This type of letter is best used if you believe there is an incorrect negative listing on your credit report and you believe the creditor is looking for a different person. Because this won’t stop collection activity, you may want to opt for a validation letter instead if you intend on disputing the debt.
How to write a debt verification letter
A debt verification letter is less effective than a debt validation letter, but it still serves a purpose. You can send a verification letter to the original creditor that requests confirmation of the debtor’s contact details. This can help you see if you’re the person that actually owes the debt or not.
Sample debt verification letter
Your name Your address
Creditor’s name Creditor’s address
Re: Your account number
This letter reflects my intention to dispute the account referenced above. I have already disputed this account information with the following credit bureaus: [list of credit bureaus you filed a dispute with].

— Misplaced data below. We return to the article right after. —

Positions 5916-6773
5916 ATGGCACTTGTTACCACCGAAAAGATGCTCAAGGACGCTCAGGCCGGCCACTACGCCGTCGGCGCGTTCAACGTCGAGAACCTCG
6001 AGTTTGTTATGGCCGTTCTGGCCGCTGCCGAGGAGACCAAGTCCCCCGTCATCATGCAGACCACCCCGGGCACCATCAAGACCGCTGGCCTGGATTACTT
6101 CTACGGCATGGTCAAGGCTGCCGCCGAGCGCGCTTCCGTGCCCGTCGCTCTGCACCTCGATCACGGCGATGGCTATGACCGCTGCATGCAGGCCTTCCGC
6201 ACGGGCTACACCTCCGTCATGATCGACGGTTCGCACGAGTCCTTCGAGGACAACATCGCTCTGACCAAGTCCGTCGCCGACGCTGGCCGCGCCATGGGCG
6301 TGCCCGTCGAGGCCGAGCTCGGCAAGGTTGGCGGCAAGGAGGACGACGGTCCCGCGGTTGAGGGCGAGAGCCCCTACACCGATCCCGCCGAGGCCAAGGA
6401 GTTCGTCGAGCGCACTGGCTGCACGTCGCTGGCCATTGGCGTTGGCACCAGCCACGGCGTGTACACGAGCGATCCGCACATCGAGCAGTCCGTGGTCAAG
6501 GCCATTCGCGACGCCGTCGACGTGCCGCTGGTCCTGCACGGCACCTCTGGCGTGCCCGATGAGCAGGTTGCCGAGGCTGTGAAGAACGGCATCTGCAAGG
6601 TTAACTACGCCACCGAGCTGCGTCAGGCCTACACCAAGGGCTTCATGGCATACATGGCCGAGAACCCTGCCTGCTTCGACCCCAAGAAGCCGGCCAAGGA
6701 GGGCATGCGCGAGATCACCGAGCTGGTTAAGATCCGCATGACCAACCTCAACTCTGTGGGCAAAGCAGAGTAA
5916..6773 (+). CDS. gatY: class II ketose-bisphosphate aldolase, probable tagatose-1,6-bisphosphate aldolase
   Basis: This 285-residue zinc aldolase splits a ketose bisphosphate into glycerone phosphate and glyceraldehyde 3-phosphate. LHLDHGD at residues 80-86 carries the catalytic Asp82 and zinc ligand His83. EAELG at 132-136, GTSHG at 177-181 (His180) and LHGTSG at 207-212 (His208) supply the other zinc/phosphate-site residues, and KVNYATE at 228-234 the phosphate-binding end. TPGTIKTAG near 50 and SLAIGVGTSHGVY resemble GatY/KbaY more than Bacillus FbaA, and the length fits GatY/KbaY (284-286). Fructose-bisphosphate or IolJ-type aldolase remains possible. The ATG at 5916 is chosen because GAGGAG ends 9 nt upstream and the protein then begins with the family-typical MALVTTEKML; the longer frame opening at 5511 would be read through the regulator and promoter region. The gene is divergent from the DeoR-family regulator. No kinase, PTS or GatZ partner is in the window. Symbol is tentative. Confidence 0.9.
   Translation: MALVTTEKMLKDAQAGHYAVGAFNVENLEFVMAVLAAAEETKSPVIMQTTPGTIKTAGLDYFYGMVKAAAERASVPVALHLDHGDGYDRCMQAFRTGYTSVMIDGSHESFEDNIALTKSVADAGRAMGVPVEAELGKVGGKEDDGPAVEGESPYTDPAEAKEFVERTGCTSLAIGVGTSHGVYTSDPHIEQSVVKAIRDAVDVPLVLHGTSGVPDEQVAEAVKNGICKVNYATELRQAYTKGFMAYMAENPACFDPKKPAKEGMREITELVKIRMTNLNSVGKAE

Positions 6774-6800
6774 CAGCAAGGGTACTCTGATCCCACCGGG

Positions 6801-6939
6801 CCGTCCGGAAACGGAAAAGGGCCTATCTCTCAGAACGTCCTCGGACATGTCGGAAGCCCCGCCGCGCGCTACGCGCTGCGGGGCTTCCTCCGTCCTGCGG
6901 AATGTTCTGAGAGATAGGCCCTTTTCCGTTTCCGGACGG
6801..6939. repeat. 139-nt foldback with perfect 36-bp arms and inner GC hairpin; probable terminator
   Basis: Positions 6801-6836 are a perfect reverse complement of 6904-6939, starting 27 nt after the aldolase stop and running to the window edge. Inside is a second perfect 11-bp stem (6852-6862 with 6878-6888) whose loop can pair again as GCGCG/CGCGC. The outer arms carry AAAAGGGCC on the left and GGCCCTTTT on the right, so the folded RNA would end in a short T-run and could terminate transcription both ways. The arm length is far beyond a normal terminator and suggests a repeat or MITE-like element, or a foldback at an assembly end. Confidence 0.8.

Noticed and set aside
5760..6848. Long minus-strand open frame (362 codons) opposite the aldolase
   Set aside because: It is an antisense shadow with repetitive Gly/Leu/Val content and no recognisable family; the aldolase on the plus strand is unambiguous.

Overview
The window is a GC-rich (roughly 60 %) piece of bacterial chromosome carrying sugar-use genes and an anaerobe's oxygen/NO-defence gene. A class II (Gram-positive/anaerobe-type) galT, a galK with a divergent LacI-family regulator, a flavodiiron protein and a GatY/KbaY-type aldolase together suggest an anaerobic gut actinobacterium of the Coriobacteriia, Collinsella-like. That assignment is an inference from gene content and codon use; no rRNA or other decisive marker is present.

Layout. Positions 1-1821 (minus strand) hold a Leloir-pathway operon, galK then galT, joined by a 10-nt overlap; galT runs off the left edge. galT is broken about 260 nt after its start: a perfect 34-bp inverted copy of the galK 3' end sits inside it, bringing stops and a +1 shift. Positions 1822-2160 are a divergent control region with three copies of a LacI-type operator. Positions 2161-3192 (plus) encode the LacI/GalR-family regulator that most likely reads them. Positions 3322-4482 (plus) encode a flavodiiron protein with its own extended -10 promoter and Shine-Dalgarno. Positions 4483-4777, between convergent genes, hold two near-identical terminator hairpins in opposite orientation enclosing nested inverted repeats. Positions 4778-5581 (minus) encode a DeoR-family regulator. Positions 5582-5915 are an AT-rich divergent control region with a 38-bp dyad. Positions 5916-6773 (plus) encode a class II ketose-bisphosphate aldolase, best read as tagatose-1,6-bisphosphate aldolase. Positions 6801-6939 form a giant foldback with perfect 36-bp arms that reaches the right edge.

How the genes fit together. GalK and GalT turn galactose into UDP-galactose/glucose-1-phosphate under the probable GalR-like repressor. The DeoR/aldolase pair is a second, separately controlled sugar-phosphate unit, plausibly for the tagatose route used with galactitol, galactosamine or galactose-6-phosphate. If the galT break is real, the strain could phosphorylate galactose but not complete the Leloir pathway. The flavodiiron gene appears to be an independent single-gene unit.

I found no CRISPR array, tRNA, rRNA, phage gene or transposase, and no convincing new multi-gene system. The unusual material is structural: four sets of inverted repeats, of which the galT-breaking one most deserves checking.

I request that you verify the alleged debt associated with this account.
Under the Fair Credit Reporting Act (FCRA), I have the right to take legal action against you if you fail to properly verify the account details requested and remove the account from my credit report. You may also be required to compensate me for damage to my reputation as well any attorney fees and court costs accrued during a dispute.
Debt relief companies typically charge a percentage of a customer’s debt or a monthly program fee for their services. And they aren’t always transparent about these costs or drawbacks that can negatively affect your credit score. You might pay other fees for third-party settlement services or setting up new accounts, which can leave you in a worse situation than when you signed up.
Consider alternatives before signing up with a debt relief company:
Payment extensions. Companies you owe may be willing to extend your payment due date or put you on a longer payment plan if you ask.
Nonprofit credit counseling. Look for free debt-management help from nonprofit organizations like the National Foundation for Credit Counseling.
Debt settlement. If you can manage to pay a portion of the bill, offer the collection agency a one-time payment as a settlement. Collection agencies are often willing to accept a lower payment on your debt to close the account.